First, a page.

2.3 Apoptosis assay of MSCs

Apoptosis was performed using an Apoptosis Kit (Solarbio, Beijing, China) according to the manufacturer's instructions. Briefly, human fMSCs and eMSCs (with the same cell number of 105 cells per sample) were harvested and then incubated with AnnexinV-FITC and propidium iodide (PI) at room temperature in the dark for about 10 min. After that, 500 μL PBS was added to the cells, then vortexed gently and subjected to flow cytometry.

2.4 Intra-hydrogel culture of MSCs

Calf skin-derived type I collagen was prepared as previously described.9,10 A 15 mg mL−1 solution was neutralized with 1 M NaOH and stored at 4 °C before use. Human MSCs were first harvested and then mixed with neutralized collagen solution by vortex at a concentration of 107 cells per ml. Cell-collagen composites (fMSCs-CH and eMSCs-CH) were gelated after 10 min in 37 °C, and then cultured in culture media.

2.5 Proliferation assay of MSCs and MSCs-CH

Proliferation assay was conducted at day 7, 14, and 21 using MTT (3-(4,5-dimethyl-2-thiazolyl)-2,5-diphenyl-2-H-tetrazolium bromide). Briefly, for fMSCs-CH and eMSCs-CH, cell-gel composites (106 cells in 100 μL gel) were incubated in culture medium with MTT (5 mg mL−1) (culture medium[thin space (1/6-em)]:[thin space (1/6-em)]MTT = 5[thin space (1/6-em)]:[thin space (1/6-em)]1) for 4 h at 37 °C. After the supernatants were removed, the cell-gel composites were cool pulverized using a tissuelyser (Shanghai Jinxin Industrial Development Co. Ltd, Shanghai, China). For 2D cultured samples, 106 cells were seeded on the dishes. 2D cultured cells were incubated in culture medium with MTT (5 mg mL−1) (culture medium[thin space (1/6-em)]:[thin space (1/6-em)]MTT = 5[thin space (1/6-em)]:[thin space (1/6-em)]1) for 4 h at 37 °C. For each sample, MTT formazan crystals were obtained after 1 mL of DMSO was added. Every 200 μL of MTT formazan crystals was transferred to a well (96-well plate) and read using a microplate reader (Thermo, Shanghai, China) at 490 nm.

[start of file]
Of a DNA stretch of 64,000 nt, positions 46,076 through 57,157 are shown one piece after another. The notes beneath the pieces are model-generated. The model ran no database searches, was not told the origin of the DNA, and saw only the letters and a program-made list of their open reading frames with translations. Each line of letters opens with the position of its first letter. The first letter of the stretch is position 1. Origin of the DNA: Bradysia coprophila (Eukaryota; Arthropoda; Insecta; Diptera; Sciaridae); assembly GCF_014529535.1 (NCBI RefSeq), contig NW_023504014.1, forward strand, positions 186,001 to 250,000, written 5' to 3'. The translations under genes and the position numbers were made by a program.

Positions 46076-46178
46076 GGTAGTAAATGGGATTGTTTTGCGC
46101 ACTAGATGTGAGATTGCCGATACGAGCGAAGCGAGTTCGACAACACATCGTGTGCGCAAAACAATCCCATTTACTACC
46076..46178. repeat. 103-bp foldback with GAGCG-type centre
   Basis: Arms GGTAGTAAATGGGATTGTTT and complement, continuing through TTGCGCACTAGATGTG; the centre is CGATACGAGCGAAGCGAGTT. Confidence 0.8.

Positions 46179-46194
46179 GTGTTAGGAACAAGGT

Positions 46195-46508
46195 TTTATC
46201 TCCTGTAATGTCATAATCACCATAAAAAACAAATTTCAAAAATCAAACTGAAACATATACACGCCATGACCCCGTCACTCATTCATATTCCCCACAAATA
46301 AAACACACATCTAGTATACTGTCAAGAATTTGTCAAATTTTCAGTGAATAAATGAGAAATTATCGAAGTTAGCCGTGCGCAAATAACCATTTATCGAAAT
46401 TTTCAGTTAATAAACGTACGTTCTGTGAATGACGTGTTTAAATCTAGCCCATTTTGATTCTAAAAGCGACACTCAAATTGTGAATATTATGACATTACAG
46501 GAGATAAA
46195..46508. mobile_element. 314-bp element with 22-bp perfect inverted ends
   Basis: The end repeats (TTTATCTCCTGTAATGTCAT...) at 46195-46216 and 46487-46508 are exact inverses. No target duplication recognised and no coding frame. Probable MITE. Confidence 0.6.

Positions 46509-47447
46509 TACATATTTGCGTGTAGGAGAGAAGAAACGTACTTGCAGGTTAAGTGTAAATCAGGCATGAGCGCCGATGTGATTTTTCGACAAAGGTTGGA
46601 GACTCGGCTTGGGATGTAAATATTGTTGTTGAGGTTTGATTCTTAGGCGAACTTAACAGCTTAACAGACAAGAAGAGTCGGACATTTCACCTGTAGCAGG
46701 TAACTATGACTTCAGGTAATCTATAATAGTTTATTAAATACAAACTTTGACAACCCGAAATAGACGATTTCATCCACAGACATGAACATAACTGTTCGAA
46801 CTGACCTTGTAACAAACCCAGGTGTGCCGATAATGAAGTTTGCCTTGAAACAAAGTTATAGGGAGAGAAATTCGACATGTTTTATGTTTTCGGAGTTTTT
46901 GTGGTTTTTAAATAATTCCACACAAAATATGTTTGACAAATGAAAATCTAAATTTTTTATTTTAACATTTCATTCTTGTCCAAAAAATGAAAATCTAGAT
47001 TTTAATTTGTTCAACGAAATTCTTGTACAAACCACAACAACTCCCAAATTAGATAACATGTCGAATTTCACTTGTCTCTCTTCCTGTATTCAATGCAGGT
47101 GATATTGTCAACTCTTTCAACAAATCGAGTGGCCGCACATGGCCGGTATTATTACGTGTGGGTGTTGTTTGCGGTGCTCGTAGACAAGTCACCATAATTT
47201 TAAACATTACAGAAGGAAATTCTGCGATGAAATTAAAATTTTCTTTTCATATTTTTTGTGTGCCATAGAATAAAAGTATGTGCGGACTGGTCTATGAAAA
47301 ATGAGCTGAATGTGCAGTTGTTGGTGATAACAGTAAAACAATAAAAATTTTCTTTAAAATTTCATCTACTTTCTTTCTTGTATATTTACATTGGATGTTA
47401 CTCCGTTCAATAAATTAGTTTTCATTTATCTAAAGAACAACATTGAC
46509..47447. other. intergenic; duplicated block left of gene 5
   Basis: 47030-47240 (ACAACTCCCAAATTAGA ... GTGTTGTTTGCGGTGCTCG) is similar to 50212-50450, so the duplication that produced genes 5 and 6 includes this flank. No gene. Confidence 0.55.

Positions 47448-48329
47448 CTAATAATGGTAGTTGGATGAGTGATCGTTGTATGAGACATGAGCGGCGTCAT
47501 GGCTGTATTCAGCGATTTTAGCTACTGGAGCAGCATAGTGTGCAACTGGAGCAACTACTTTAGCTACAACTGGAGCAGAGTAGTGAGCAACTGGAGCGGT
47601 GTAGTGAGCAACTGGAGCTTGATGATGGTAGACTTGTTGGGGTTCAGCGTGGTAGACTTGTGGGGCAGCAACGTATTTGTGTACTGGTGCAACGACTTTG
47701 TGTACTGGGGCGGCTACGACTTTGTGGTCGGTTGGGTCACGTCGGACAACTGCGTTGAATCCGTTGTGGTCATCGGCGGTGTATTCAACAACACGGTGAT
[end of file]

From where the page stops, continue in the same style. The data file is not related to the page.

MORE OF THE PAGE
2.6 Chondrogenesis of intra-hydrogel cultured MSCs